Our network of Green Building Councils stands ready to support the Commission with this vital work. As part of our two-year #BuildingLife project, WorldGBC and its network have assembled diverse leaders across the built environment to develop an EU Whole Life Carbon Policy Roadmap.

This document will demonstrate in detail how whole life carbon and circularity principles can be integrated into existing EU building sector policy, a process that will be mirrored on the national level across 10 countries. The first national roadmap, in Poland, was launched last week by Polish Green Building Council.

With this groundbreaking work taking place, we are also demonstrating the widespread support for Whole Life Carbon policy by assembling a group of ambassadors who publicly advocate for our goals.

Now numbering over 100, these include business leaders, including CEOs of some of Europe’s leading construction sector companies, and MEPs such as Finland’s Sirpa Pietikäinen, Ireland’s Ciarán Cuffe and Greece’s Maria Spyraki, as well as national government ministers from around the world.

National governments, cities and industry are beginning to act

Across Europe, leaders in industry and government have already begun to act in recognition of the important role a Whole Life Carbon approach plays in decarbonising our building stock.

Finland is aiming for carbon neutrality by 2035 and will develop low-carbon construction that will include carbon limits for different building types before 2025. France has pioneered the E+C- law which stipulates regulatory, mandatory limits for life-cycle carbon impacts for most building types.

In addition, as part of its ambition to become carbon neutral by 2035, Finland will soon have similar life-cycle carbon limits, while Denmark is proposing similar regulatory limits for buildings. France, Finland and other countries across Europe are exemplifying how Level(s) can be aligned with national policies.

This national ambition is being replicated on the municipal level, too. Oslo in Norway has committed to reducing its carbon emissions by 95% by 2030 compared to 1990 levels, with a strategy that also encompasses circularity, while Carbon Neutral Cities Alliance and C40 Cities recently launched resources for cities to reduce embodied carbon in their built environment.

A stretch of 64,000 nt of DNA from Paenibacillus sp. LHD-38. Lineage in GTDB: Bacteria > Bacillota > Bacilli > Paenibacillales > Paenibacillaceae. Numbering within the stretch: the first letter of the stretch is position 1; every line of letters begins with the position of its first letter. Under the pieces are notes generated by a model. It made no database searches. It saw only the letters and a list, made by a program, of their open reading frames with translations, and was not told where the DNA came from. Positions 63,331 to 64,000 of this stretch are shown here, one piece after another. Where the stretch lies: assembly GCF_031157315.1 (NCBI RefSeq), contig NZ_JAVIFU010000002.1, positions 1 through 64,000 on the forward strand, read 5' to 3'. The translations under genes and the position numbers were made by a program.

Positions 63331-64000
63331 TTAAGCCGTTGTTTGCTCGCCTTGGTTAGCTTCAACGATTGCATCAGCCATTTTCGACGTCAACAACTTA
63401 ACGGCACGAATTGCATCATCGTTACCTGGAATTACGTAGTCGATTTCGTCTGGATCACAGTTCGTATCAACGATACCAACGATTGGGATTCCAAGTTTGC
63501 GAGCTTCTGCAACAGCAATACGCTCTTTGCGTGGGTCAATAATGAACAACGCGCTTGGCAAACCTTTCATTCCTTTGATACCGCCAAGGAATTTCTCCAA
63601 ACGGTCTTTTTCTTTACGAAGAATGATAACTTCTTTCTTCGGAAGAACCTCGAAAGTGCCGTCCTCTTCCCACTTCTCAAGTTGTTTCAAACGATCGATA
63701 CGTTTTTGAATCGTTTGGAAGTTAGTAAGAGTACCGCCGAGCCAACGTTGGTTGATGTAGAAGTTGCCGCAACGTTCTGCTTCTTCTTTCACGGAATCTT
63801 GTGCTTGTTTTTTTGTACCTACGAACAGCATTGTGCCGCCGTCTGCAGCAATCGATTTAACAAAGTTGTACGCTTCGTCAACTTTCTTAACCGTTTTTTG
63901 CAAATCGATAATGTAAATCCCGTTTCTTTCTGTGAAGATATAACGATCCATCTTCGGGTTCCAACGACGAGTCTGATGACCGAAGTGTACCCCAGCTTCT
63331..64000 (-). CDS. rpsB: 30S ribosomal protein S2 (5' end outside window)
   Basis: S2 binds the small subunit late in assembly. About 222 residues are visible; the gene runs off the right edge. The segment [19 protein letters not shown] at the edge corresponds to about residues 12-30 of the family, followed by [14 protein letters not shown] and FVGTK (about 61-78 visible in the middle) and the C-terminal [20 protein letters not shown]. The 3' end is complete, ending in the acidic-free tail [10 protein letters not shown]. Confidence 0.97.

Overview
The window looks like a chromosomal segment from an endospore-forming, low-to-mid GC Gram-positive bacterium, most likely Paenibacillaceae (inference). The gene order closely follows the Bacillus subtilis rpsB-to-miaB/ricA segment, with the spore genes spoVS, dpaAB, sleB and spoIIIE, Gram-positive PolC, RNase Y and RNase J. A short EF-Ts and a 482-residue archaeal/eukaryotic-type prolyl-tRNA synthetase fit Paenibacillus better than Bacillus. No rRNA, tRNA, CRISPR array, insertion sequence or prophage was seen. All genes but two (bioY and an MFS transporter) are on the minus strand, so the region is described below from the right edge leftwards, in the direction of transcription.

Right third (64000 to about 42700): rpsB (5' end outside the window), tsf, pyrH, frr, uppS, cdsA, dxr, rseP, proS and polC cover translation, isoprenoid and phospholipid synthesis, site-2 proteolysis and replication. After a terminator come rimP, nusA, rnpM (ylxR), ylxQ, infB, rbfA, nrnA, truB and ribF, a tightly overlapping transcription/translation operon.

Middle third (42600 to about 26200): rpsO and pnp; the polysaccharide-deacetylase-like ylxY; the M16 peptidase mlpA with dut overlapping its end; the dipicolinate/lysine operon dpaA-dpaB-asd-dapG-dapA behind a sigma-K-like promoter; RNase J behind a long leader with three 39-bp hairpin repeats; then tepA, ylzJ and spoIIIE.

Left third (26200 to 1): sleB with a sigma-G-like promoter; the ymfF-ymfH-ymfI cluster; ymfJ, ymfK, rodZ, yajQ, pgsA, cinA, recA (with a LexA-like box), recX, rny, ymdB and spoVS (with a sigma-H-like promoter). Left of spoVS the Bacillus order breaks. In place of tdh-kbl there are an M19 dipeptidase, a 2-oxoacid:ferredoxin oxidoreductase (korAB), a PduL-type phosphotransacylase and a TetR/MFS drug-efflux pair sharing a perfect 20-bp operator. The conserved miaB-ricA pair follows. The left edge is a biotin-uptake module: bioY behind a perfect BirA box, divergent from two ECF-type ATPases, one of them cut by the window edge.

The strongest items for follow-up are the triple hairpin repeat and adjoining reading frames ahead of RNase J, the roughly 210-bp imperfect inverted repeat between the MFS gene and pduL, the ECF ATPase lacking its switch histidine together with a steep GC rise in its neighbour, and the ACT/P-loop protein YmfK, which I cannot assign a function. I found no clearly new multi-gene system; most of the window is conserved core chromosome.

In the private sphere, among the over 100 business signatories of WorldGBC’s Net Zero Carbon Buildings Commitment are many inspiring examples of the climate ambition emerging in the construction industry.


COP26 is now just a few months away, and WorldGBC and other global organisations are helping to shape the agenda for the COP26 ‘Cities, Regions and Built Environment Day’ dedicated to the impact of cities and the urgency of future-proofed infrastructure.

Our international network will be running events in the leadup to and throughout the day to showcase our extensive work with actors from across the whole value chain on decarbonising the building and construction industry.

As world leaders convene in Glasgow in November, the European Commission is expected to release the updated EPBD at around the same time. What a great moment this would be for the EU to continue to lead the way on climate policy by demonstrating its commitment to tackling the Whole Life Carbon impact of buildings.